With this approach, the drafters of the resolution wanted to provide explicit assurances that faculty rights and privileges would be maintained. The resolution cites relevant University Statutes on the right of the faculties to control academic credit, faculty appointments, academic governance, and space allocation. These faculty rights should never be infringed for any program whatsoever, she said. She said similar conditions apply to relationships with ROTC at such peer institutions as Princeton, Harvard, and Penn.
Finally, Sen. O’Halloran said, the resolution provides for regular means of Senate review. In addition to regular five-year reviews of programs by the Education Committee, the Senate can also appoint special committees to review programs that may require additional scrutiny.
Facts about ROTC. Sen. O’Halloran affirmed the following:
1. An ROTC cadet is a civilian and a student, not a military officer, until they are commissioned after graduation. They have the same academic freedoms as every other student. As for the question raised at the previous plenary about possible infringements on the academic freedom of cadets through prohibitions by ROTC commanders against course research on documents made available through WikiLeaks, Sen. O’Halloran said this issue has nothing to do with someone’s status as an ROTC cadet, but everything to do with their ability to gain security clearance in the future. The restriction applies not only to cadets, but also to SIPA students planning work in the CIA, and anyone else who seeks security clearance from the government.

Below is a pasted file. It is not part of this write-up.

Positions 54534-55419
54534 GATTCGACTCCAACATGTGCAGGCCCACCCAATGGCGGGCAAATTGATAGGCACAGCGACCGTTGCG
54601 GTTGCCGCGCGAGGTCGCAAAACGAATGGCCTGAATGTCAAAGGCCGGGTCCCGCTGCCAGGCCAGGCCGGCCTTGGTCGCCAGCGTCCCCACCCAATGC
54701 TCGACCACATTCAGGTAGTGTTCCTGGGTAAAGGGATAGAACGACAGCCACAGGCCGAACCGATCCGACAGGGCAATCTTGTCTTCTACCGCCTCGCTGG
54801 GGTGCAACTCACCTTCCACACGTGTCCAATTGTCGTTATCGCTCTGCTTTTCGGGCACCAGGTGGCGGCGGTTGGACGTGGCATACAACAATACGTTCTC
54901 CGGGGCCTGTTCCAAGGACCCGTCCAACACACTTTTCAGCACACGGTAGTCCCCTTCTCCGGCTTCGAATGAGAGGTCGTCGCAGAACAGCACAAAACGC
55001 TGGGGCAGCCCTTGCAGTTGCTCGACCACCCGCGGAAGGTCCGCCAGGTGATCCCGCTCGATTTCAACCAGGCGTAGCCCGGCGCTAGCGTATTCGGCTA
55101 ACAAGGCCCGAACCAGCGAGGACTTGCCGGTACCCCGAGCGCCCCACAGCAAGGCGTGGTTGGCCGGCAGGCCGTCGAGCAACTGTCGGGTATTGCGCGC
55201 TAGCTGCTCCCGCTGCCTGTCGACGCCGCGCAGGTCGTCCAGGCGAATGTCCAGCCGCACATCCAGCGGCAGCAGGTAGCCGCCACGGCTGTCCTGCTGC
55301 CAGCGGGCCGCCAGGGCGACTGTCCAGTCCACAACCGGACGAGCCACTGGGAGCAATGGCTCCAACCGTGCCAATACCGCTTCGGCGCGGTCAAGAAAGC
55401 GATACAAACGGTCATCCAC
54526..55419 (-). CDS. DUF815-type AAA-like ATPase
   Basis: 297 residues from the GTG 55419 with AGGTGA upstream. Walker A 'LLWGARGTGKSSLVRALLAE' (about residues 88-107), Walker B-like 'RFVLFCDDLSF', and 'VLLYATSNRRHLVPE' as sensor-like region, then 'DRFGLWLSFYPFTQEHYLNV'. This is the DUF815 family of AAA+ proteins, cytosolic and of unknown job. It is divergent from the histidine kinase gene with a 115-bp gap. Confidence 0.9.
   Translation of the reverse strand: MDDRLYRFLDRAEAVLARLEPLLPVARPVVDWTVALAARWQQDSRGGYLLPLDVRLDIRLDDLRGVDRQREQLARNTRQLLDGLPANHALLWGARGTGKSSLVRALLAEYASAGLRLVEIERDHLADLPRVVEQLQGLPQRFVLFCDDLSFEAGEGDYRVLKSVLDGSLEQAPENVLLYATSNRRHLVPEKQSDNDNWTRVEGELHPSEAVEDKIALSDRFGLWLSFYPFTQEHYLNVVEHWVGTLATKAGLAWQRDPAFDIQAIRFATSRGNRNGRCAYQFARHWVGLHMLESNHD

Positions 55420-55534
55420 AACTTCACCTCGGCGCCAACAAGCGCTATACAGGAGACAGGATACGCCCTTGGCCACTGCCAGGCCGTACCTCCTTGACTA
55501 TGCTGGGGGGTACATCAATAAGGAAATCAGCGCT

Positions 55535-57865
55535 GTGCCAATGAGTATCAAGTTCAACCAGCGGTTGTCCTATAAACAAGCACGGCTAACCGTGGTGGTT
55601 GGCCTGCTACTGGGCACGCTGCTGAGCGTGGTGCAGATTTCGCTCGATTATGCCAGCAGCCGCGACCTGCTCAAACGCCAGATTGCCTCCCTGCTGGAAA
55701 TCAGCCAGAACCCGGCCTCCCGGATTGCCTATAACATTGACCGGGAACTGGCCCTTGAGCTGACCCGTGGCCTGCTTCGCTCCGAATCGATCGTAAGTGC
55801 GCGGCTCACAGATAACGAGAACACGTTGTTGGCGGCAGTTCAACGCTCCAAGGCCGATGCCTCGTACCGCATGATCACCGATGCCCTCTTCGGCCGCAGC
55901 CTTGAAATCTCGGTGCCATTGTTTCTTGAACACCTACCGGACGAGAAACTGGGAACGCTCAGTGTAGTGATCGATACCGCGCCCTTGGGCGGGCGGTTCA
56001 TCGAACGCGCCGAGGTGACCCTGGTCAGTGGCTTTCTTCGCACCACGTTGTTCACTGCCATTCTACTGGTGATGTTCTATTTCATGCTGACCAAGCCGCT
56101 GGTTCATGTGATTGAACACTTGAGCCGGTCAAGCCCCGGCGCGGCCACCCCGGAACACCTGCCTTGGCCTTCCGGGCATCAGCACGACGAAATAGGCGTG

2. Funding. ROTC funding is not a college scholarship in the normal sense because it involves post-collegiate obligations. There are similar arrangements at the Medical Center, with programs that provide funding for the education of doctors, dentists, and nurses in return for service. In addition, the Business School has company-sponsored fellowships that require students to work for the sponsoring firm after graduation. And the Law School participates in the Judge Advocate General program, which requires service as a military lawyer in exchange for $65,000 of funding for legal training.
3. Academic arrangements at peer institutions. The Princeton or Harvard/MIT model for ROTC closely parallels what the resolution envisioned for Columbia. It provides no academic credit for ROTC courses. Decisions on credit reside with the schools. For example, after deliberations by the Committee on Instruction, Columbia chose to give credit to ROTC cadets, but only Physical Education credit, of the kind varsity football players receive. In addition, ROTC instructors usually hold something like an adjunct appointment, but this decision resides with the appropriate faculties. And all decisions on space reside with the schools or departments.
Pro and con statements on the resolution (about five minutes each).
Bette Gordon (NT, Arts), against:
Columbia students currently have every right to participate in ROTC, and to receive financial benefits as a result. Indeed, many students already participate in ROTC and even receive Columbia College credit for some of that participation, as Sharyn said, through the physical education department. This relationship has worked well for several decades thanks to the cross-town arrangements with other institutions in the New York City area.
Contrary to the misleading information provided by the task force, cross-town arrangements are not unusual, but in fact are common mechanisms for ROTC participation. Columbia is in no way the exception. Of the 81 schools in New York State offering Air Force ROTC, all but six have cross-town arrangements. Of the 89 schools in New York State offering Army ROTC, all but 13 have cross-town arrangements. Of the top ten research universities, listed in US News, almost half of them who offer ROTC have cross-town arrangements. The punitive inconvenience of traveling to other institutions is no greater than that endured by all students who participate in athletic, community service or internship programs which require their travel throughout the city.